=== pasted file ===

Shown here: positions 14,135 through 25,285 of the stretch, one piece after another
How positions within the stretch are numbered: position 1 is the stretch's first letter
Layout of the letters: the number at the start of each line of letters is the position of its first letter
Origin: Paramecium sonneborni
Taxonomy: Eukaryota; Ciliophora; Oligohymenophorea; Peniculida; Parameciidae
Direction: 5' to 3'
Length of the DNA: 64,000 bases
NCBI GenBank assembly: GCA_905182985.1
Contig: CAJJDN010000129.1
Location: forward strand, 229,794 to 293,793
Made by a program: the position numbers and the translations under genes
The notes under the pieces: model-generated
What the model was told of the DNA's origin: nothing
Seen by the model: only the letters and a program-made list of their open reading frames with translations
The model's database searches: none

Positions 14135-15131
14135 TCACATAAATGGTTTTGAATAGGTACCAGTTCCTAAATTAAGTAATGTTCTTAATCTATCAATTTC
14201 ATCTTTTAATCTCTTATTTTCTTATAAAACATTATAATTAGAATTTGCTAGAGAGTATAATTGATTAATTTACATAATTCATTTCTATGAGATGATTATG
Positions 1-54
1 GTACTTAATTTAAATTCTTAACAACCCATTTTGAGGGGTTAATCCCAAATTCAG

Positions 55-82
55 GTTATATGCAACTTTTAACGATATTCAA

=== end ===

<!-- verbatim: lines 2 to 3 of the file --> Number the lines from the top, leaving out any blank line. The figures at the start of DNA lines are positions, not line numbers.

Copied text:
How positions within the stretch are numbered: position 1 is the stretch's first letter
Layout of the letters: the number at the start of each line of letters is the position of its first letter